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  38. "It could involve your whole body or nothing but your mind."

    This. My sex life (hope this isn't TMI, but on this blog, mebbe not) is nonexistent in the sense most people probably think of sex. No other earthly person/people involved, no masturbation, nothing obviously physical at all, ever. But I have memories that get me squirming with pleasure. Not dreams: memories of time across the veil with my man, as fulfilling as I could wish for. Doesn't matter if it's sexytimes or cooking breakfast or digging in the garden, everything we do there is making love, and damn, that's the sex life for me.

    - The Kittehs' Unpaid Help

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  39. LOVE LOVE LOVE.

    This is precisely why http://makelovenotporn.com/

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  40. What a fantastic article.... I admire so much in this. I've just gone through a revolution on my own sexually in the past couple of years. From trying to follow the script and realizing it didn't work to coming out as a kinky bisexual woman... I cannot stress the emphasis of communication enough!

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  41. Vicky wrote: " I also wasted years trying to have sex "correctly" instead of trying to enjoy myself. " - this. My first response to this magnificient speech was like - why do I get to know such liberating and healthy way to engage in sex life when I am 25 and not when I was 14-15. Though as also Vicky put it "I'm definitely going to use this talk with my children when they are ready to start dating." - I will try to pass this knowledge to contemporary teenagers in my country so that they avoid the miserable experience I had in my past. So that they could engage in sex life being informed and on their own terms, not on what is supposed to be "the right way" to do it. Thank you, Cliff, for making this world a better place again.

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  42. Gee, I wish I had read this when I was 20-something instead of 40-something. A recent relationship (last year) tanked because he wanted to talk about these things but was afraid I would reject him when his kinks and poly-a came out. I wanted him to talk, and may have rejected him for some of his kinks and when I learned more about his poly-a, but never got a chance to get used to them. The result, we tanked because of a lack of trust and a lack of communication. Sigh.

    Anyway, my new guy is more emotionally honest and more communicative but also into poly-a. Me, I am more open and more relaxed and taking more time to learn and to consider. And am really happy that someone trusts me and my church going self to be open to whom they are.

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  43. I could cry right now. I don't have words for how good it feels to be validated... Just... Thank you, Cliff. One of these days, I'd love to be able to hug you if that's alright. <3

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  44. wish i could have been at your talk!

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  45. Dear Cliff,

    I really fucking love you for this blog. I've been reading for like... a week. A good friend posted this piece and then I shared it and found myself talking about it often and then I went back and read a bunch of older posts. I loved going back to your first post and reading where you started this from. You've become quite a prolific and talented writer!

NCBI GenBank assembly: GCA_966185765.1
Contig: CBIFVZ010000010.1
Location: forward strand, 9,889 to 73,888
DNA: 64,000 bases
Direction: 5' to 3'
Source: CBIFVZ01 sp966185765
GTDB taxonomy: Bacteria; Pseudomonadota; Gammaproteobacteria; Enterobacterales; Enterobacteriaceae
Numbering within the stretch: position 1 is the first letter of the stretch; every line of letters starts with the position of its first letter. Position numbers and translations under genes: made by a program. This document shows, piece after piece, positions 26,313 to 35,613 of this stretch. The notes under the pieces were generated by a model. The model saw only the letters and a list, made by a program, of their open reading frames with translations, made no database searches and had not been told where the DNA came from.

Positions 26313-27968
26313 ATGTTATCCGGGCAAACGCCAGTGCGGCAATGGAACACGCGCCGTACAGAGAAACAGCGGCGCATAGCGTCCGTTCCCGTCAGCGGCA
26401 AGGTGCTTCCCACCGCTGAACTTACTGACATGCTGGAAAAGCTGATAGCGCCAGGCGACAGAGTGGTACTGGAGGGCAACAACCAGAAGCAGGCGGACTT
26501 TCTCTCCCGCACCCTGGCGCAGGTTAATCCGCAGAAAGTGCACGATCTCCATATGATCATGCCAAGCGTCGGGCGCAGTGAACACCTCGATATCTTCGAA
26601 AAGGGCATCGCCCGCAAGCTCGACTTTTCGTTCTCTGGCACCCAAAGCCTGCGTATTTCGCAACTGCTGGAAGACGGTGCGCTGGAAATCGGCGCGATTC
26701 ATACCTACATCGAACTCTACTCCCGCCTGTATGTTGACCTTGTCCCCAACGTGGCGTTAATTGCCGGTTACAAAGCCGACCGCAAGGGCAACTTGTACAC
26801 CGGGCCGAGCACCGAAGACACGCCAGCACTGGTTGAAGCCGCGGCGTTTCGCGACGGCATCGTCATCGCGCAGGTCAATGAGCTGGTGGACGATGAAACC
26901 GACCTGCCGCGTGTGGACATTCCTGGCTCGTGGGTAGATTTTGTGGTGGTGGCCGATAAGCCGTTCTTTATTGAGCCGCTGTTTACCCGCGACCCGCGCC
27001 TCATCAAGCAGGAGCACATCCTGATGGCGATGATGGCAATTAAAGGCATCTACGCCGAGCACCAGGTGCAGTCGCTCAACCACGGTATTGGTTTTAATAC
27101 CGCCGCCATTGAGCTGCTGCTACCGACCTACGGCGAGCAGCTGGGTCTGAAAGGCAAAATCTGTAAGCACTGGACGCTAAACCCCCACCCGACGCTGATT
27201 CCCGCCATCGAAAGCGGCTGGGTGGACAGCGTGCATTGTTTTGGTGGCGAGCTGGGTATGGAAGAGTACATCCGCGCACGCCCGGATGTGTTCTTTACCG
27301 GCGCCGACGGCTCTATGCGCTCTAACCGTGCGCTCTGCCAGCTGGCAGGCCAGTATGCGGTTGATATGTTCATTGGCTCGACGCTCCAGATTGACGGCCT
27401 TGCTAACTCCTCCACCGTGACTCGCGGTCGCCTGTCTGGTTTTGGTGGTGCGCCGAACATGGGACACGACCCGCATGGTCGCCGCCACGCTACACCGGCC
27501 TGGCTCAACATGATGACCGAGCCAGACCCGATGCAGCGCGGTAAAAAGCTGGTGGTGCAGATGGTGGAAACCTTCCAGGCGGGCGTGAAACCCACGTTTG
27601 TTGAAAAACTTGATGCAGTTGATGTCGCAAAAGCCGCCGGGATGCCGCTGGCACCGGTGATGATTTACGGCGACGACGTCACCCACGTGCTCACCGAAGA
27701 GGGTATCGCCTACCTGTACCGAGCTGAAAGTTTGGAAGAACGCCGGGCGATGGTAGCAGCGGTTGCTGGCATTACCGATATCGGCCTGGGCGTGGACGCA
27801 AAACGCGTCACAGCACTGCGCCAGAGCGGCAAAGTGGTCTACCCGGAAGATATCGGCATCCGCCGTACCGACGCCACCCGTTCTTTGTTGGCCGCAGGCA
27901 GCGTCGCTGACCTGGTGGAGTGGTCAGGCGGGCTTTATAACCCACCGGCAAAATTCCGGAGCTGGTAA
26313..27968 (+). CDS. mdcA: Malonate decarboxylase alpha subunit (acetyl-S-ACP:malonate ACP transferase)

Anyway, I'm 25 this year and that means I've been having sex for 10 years. Woo! However most of it has been pretty bad to mediocre with a sprinkling of awesome. I'm turning over a new leaf this year and figuring out a lot about what I want and how to get it and how to communicate it. So far it's been going pretty well and this blog is so awesome and reassuring and just.. gah. I love it so much.

    I was slut shamed BIG TIME during my teenage years to the point of near torture and it turned me off big time for being "sexual person". The last thing I've wanted was do something that would make people treat me badly because they thought I was being slutty so I shut it all up and it's been pent up for years and years.

    I was just laying on the hammock outside and the thought popped into my head, "who cares if I do anything slutty anymore? Who is even there to take notice or give the slightest fuck about my sex life?". Wow, what an epiphany. I know that seems obvious but I hadn't had that exact thought before now. I think I've realized that everything from how I dress to how I talk to people in social situations to how I behave around lovers has a lot to do with what I think other people might think about my sexuality and character.

    I'm letting go of that and reclaiming my inner kinky slut. Yep. I said it.

    Sorry to write a journal entry here but I just really wanted to say THANKS. It sorta nice to just write this out publicly :) Keep on doing what you're doing. You're awesome.

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  46. Wow. i just discovered this blog on the reddit sub r/INTP. The part about your need to research and experiment is ME. i've never had a boyfriend, but when i do i'm making him read this. honesty and openness is everything to me, and i feel like that will be a priority when i eventually discover and accept my inner slut. :)

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  47. This is a wonderful speech. I found this blog ages ago and then forgot about it, I'm glad I've come across it again.

    I've still never actually had sex myself, but when I do I'm going to make my partner read this first. :)